Saturday, May 05, 2007

Residential Block Teams

Through this project, volunteers have mapped Gentilly house-to-house. Twice within the past six months. Doing it within 5 weeks the first time and in 10 days the second time demonstrates that wipespread public mapping can be done. But we are not ending there.

In the coming weeks, we'll be recruiting local block teams. We are asking them to:

1. Keep the house-to-house status record up to date
2. Maintain this record on the Internet
3. Form a network of local teams that can map all of Gentilly very rapidly

We're providing the process and tools. I'm focused on Gentilly residents on the ground, since I've been coming to NOLA a lot for over a year. My colleague Dr. Xun Shi and his research assistant Ben Wilson are working on what residents do on the 'virtual Gentilly' that's online.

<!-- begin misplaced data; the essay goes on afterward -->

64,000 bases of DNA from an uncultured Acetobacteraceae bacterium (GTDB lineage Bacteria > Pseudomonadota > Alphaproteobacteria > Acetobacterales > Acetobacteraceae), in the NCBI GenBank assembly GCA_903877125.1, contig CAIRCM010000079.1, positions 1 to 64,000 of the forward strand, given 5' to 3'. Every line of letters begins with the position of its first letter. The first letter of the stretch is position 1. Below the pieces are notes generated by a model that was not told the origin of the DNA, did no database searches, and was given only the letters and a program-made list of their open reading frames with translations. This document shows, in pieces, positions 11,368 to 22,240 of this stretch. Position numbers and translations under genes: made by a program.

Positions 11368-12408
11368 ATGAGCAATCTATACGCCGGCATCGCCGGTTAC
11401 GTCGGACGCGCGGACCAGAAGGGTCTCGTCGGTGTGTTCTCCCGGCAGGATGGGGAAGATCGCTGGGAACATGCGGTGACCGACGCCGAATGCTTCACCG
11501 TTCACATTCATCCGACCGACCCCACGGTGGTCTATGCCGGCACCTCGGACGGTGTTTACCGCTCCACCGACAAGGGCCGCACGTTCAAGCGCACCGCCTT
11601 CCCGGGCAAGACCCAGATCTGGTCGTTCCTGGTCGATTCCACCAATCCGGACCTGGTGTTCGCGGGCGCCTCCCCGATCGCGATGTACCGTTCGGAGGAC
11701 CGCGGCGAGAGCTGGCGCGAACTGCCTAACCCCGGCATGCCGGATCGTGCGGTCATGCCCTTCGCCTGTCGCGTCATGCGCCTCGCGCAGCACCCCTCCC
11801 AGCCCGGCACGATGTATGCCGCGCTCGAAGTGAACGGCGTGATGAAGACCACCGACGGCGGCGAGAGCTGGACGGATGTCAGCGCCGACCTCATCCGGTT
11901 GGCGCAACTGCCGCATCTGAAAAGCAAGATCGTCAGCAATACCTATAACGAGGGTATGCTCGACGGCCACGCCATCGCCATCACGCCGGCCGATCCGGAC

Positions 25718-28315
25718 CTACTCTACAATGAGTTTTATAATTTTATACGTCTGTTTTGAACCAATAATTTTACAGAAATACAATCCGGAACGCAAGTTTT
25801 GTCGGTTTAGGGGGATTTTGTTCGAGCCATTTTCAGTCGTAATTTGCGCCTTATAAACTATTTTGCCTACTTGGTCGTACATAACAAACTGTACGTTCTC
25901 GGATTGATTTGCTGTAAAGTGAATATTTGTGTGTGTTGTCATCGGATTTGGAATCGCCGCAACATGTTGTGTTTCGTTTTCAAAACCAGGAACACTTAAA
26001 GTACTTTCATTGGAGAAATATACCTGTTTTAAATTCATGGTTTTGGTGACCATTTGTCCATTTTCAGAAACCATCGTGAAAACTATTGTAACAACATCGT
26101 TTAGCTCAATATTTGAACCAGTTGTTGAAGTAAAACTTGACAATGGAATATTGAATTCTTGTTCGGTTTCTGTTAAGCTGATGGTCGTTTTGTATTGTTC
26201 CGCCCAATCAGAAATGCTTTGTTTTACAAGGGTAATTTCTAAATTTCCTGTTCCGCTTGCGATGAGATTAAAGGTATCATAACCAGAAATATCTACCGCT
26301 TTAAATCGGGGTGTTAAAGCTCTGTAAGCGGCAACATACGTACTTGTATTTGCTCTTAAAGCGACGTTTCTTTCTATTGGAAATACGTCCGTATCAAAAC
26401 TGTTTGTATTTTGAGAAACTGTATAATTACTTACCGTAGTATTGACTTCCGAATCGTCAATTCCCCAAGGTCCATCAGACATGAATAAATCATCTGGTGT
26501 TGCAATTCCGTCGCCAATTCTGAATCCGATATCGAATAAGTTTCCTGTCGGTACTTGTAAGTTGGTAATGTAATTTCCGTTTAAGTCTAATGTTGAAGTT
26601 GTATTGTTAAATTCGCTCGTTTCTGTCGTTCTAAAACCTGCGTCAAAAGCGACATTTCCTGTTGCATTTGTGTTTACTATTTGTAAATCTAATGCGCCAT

And my broader concerns about resource mobilization in the rest of flood-damaged New Orleans, as well as for my focus on methods for responding to future disasters, has me looking to other areas in the city beyond Gentilly's borders.

Yet now I'm back from New Orleans, looking to continue from about a thousand miles away.

Wednesday, May 02, 2007


While the project was making the news (Front page of last Friday's Times-Picayune!), I was with a class from the Cal-Berkeley Graduate School of Journalism. The instructors - Dan Gillmor, director of the Center for Citizen Media, and Bill Gannon, director of online operations for Lucasfilm Ltd - brought 6 students.
They have audio/video of individual interviews with about 36 Gentilly residents, and they took photos of blocks throughout Gentilly. Their intention is to post all the content on a Google map, working in concert with this project to show what's happening in New Orleans and how the progress can vary house-to-house and block-to-block.
And this is just the first step. The next is finding people in Gentilly to serve as citizen journalists!